WASHINGTON, Dec. 25 (UPI) -- Oil tops the list of industries U.S. residents would like to be more heavily regulated, closely followed by pharmaceuticals, a Harris Poll said.
In its annual survey, Harris found 31 percent of respondents said no industries need more government regulation. While 45 percent picked oil and 43 percent pharmaceuticals as most in need of tighter regulation, 40 percent said healthcare, 34 percent banks and tobacco companies, 31 percent electric and gas companies and 30 percent managed care companies.
Under 10 percent said computer hardware and software companies, online search engines, online retailers and supermarkets need more regulation. The percentage of people who would like more regulation of banks dropped 5 percentage points from last year's poll.
Thirty-six percent said they would not trust statements by businesses, down from 43 percent last year.
The least trusted industries are tobacco at 3 percent, oil at 6 percent, social media at 8 percent, managed care at 9 percent and telecom at 9 percent.
Only 11 percent trust health insurers and 12 percent each pharmaceuticals, car makers, airlines and life insurance companies.
There was an 8-percentage-point increase in trust in banks, to 20 percent. Supermarkets and hospitals moved up 7 points to 38 percent and 36 percent.
The poll was conducted online Nov. 14-Nov. 19 with a sample of 2,383 adults. Harris does not report margins of error.
Government base overtaken in Sudan
GOLO, Sudan, Dec. 25 (UPI) -- A battle in Central Darfur between Sudanese government and revolutionary troops has resulted in the capture of a government military base in Golo, Sudan.
The Sudan Revolutionary Forces claimed Monday it had captured a major base operated by the Sudanese Armed Forces, leaving the army with only two bases in the area -- but independent Radio Dabanga reported Monday local residents witnessed bombings of the area by the military and troop movements into the area.
A spokesman for the Sudan Revolutionary Force said 90 Sudanese Armed Forces soldiers were killed in the battle and the force lost the base and about 15 trucks.
Several of the trucks were equipped with Dushka guns, a type of heavy machine gun, he said.
Young killer sought in another slaying
BELLEVUE, Wash., Dec. 25 (UPI) -- A teenager convicted in the death of a Seattle street musician known as Tuba Man is now suspected of killing another man in a Bellevue, Wash., bar, police say.
Ja'mari Alexander-Alan Jones, 19, is wanted in the early Monday shooting at the Mirror Lounge at Munchbar that claimed the life of a 30-year-old man and left another man wounded, The Seattle Times reported. The bar was packed with about 600 people, including several members of the Seattle Seahawks, when a gunman fired about five shots.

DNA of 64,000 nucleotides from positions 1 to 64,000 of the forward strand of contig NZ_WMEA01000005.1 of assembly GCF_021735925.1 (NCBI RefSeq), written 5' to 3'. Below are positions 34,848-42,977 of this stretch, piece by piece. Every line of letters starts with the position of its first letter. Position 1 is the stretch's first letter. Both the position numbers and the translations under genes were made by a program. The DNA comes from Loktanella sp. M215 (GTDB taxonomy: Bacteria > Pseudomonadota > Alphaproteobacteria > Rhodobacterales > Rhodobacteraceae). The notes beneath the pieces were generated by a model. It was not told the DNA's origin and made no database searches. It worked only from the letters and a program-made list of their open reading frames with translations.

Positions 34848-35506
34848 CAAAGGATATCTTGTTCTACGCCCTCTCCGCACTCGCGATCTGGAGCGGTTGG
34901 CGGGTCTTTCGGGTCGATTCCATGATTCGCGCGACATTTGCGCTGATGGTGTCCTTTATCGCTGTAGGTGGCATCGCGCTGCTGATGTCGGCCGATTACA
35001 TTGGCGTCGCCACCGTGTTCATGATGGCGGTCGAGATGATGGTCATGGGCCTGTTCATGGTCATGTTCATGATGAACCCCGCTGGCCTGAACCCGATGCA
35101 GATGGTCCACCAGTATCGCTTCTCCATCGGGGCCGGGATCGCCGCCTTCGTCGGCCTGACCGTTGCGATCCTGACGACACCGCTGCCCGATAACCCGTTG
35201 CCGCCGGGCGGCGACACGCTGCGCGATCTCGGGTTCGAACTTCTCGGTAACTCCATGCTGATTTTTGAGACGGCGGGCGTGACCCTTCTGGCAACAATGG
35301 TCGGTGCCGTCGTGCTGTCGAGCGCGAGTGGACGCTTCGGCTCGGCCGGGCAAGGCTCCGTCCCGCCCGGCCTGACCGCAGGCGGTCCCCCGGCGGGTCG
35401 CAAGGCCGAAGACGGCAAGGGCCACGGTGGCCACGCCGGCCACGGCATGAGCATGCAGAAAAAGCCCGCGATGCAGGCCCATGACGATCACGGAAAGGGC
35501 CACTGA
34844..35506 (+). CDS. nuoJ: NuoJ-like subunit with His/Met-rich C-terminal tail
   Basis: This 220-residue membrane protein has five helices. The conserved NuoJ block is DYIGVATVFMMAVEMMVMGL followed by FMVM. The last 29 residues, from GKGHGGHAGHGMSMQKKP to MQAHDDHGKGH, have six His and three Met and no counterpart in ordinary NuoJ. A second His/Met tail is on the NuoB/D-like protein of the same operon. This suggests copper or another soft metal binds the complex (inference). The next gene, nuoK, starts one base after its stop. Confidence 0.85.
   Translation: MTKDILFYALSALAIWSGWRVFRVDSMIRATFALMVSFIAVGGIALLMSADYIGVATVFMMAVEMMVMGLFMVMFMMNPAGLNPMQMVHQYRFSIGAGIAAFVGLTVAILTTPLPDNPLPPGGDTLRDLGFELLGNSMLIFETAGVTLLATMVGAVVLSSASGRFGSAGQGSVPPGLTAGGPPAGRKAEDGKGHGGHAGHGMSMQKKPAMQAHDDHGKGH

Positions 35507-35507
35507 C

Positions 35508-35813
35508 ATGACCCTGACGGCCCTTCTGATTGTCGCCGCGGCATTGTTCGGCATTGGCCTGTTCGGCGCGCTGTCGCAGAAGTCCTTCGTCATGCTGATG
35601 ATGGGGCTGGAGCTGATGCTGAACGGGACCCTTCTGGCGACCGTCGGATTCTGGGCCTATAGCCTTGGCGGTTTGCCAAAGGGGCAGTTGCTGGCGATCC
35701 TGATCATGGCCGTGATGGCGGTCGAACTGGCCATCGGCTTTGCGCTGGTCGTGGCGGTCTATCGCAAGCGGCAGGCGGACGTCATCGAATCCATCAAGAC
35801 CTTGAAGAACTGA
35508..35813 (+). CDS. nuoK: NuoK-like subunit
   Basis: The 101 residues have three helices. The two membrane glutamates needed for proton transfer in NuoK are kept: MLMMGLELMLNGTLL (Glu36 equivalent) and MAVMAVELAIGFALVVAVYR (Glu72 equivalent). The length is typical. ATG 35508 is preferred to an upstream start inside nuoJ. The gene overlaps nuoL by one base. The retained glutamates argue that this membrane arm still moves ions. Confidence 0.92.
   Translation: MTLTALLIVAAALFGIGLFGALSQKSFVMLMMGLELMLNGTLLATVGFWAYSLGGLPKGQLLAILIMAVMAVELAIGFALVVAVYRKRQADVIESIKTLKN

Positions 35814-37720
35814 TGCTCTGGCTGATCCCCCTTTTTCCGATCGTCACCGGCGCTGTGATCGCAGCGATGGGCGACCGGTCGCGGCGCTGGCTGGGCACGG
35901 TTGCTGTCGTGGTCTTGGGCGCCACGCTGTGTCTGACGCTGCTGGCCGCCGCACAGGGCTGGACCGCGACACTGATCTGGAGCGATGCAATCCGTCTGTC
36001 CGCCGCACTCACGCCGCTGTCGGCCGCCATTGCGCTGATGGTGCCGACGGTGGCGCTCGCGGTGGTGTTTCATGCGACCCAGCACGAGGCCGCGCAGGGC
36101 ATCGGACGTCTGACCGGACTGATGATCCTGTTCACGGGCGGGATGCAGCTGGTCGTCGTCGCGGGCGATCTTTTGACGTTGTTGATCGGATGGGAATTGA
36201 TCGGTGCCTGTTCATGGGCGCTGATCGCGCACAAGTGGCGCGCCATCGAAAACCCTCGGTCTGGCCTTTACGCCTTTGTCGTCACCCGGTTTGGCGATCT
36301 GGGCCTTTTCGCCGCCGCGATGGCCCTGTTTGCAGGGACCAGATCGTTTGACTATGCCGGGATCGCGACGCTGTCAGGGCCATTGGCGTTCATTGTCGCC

The names of the victims had not been released.
Seahawks Coach Pete Carroll said none of his players was in the part of the bar where the shooting occurred.
Jones was one of three teens sentenced to juvenile detention in 2009 after pleading guilty to manslaughter in the beating death of Ed "Tuba Man" McMichael, 53. The musician was beaten during an October 2008 robbery and later died of his injuries.
Abe returns to become Japanese PM
TOKYO, Dec. 25 (UPI) -- A slowing economy hobbled by deflation poses the biggest challenge to Shinzo Abe as he prepared Wednesday to become Japan's next prime minister.
Abe is returning to the same post he had held previously after his Liberal Democratic Party won a landslide victory this month in parliamentary elections, which ended the three-year regime of Prime Minister Yoshihiko Noda's Democratic Party of Japan.
Abe becomes Japan's seventh prime minister in six years, an indication of the country's current unstable political scene.
Japanese economy is the world's third largest after that of the United States and China, but it, like its competitors, has been hit by the global crisis and falling exports on which it is heavily dependent. The catastrophic March 2011 earthquake and tsunami has only made the situation worse. The country could be pushed into another recession if the economy in latest quarter ending in December also shows a shrinkage as did the previous one.
Abe's plan to tackle the economy under his "Abenomics" ranges from unlimited monetary easing, big spending on public works and steps to fight deflation to curb the yen's rise, which make Japanese exports more expensive.
Kyodo News reported Abe wants the Bank of Japan to set an inflation target of 2 percent and take drastic monetary easing steps.
Abe's program will be handled by former Prime Minister Taro Aso, expected to become both the new finance minister and deputy prime minister in his Cabinet. Kyodo said Aso took the same bold fiscal steps during the 2008-2009 global financial debacle.
Kyodo said many other positions will also be filled with former Cabinet members who held portfolios before the DPJ's rise to power in 2009. Among them will be former Trade and Industry Minister Akira Amari, expected to take over as minister of economic revitalization, a new post to be created by Abe.